Food production reduced over land squeeze: Experts


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Writes Nhau Mangirazi
A new study has exposed how land grabs in various forms have led to doubling land prices globally since 2008, thereby placing unprecedented strain on farmers and rural communities.
The report early this week by the International Panel of Experts on Sustainable Food Systems (IPES-Food) warned that pressures are exploding, including for carbon and biodiversity offsetting and clean fuel schemes, leading to huge swathes of farmland being purchased by governments, corporations, and investors, threatening food production.
The rising land prices coupled with land grabs, and carbon schemes are creating an unprecedented ‘land squeeze’, thereby affecting farmers and food production.
The report comes as land issues rise in the global agenda, with the World Bank holding a conference on ‘Securing Land Tenure and Access for Climate Action’ in Washington DC this week.
A recent World Bank report on net zero in food systems is also calling for measures to reduce the conversion of forests to croplands.
The study exposes the alarming escalation of land grabbing in various forms, including through ‘green grabs’, speculation, rapid resource extraction, and intensive export crop production.
It adds that huge swathes of farmland are being acquired by governments and corporations through ‘green grabs’ accounting for 20% of large-scale land deals, despite little evidence of climate benefits.
‘‘Governments’ pledges for land-based carbon removals alone add up to almost 1.2 billion hectares, equivalent to total global cropland. Carbon offset markets are expected to quadruple in the next 7 years,’’ reads part of the report.
The global ‘trend of land grabs’ and ‘green grabs’ is particularly affecting sub-Saharan Africa.
The panel of experts says the ‘land squeeze’ is inflaming land inequality and making small and medium-scale food production increasingly unviable which may lead to farmer revolts, rural exodus, rural poverty, and food insecurity.
‘‘With global farmland prices doubling in 15 years, farmers, peasants, and indigenous peoples are losing their land (or forced to downsize), while young farmers face significant barriers in accessing land to farm,’’ the report adds.
IPES-Food has made calls for action to stop green grabs, remove speculative investment from land markets; and establish integrated governance for land, environment, and food systems to ensure a just transition.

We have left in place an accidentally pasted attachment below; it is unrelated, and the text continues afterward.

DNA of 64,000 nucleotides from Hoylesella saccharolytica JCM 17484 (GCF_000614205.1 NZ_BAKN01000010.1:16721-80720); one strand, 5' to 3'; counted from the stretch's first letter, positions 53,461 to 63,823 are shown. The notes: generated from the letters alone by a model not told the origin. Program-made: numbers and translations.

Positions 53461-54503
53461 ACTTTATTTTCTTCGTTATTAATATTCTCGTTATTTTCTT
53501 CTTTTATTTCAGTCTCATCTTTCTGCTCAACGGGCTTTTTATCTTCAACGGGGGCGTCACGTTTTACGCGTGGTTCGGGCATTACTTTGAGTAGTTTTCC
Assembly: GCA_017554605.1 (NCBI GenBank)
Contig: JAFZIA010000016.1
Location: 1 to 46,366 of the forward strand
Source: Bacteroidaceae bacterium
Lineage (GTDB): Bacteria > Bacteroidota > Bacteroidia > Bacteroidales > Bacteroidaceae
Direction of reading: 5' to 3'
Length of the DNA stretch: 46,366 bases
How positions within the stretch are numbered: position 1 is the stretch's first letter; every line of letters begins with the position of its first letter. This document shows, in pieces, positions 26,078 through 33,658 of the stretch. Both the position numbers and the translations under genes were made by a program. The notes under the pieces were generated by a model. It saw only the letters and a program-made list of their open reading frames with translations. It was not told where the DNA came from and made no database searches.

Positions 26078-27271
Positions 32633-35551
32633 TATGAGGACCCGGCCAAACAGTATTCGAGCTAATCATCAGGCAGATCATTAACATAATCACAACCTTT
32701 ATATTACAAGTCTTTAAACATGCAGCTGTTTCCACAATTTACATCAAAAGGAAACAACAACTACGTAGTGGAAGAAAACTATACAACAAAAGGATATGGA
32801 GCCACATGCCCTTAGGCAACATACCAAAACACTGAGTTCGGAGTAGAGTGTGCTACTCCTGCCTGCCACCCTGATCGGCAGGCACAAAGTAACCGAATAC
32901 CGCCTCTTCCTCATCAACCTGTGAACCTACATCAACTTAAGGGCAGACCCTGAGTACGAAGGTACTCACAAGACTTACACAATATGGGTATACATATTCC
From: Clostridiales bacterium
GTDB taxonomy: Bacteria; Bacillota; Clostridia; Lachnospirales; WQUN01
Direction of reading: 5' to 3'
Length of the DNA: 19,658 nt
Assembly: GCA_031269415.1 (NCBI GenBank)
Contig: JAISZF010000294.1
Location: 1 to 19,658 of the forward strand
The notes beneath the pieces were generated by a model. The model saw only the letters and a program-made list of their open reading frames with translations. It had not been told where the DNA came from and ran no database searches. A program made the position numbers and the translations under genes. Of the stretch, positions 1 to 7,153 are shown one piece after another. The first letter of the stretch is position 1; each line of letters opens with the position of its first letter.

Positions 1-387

It is also calling for supporting collective ownership and innovative financing for farmers to access land and forge a new deal for farmers and rural areas, and a new generation of land and agrarian reforms.
Nettie Wiebe, IPES-Food from Canada said that it is worrisome that 70% of farmland is controlled by just 1% of the largest farms.
‘‘That’s the stark reality young farmers face today. Farmland is increasingly owned not by farmers but by speculators, pension funds, and big agribusinesses looking to cash in. Land prices have skyrocketed so high it’s becoming impossible to make a living from farming. This is reaching a tipping point, small and medium scale farming are simply being squeezed out,” said Wiebe.
Colombia IPES-Food expert and farmer, Sofía Monsalve Suárez, weighed in, saying that decision-makers must stop shirking their responsibility and start to tackle rural decline.
‘‘Instead of opening the floodgates to speculative capital, governments need to take concrete steps to halt bogus ‘green grabs’ and invest in rural development, sustainable farming and community-led conservation. We must make some serious changes… to ensure a sustainable future for nature, food production, and rural communities,” Suárez added.
Susan Chomba an IPES-Food expert based in Kenya said land is the bedrock of food systems.
‘‘An unprecedented ‘land squeeze’ is accelerating inequality and threatening food production. The rush for dubious carbon projects, tree planting schemes, clean fuels, and speculative buying is displacing small-scale farmers and Indigenous Peoples. In Africa, powerful governments, polluting fossil fuel companies, and big conservation groups are elbowing their way onto our land under the veneer of green goals, directly threatening the very communities bearing the brunt of climate change.” Chomba said.
Chomba is director of vital landscapes at the World Resources Institute (WRI).
Globally, 1% of the world’s largest farms now control 70% of the world’s farmland while in Latin America the smallest 55% of farms occupy just 3% of land.
Over half of government carbon removal pledges on land risk interfering with small-scale farmers & Indigenous Peoples.
Some 25 million hectares of land have been snapped up for carbon projects by a single ‘environmental asset creation’ firm, UAE-based ‘Blue Carbon’ through agreements with the governments of Kenya, Zimbabwe, Tanzania, Zambia, and Liberia.
Nhau Mangirazi can be reached by email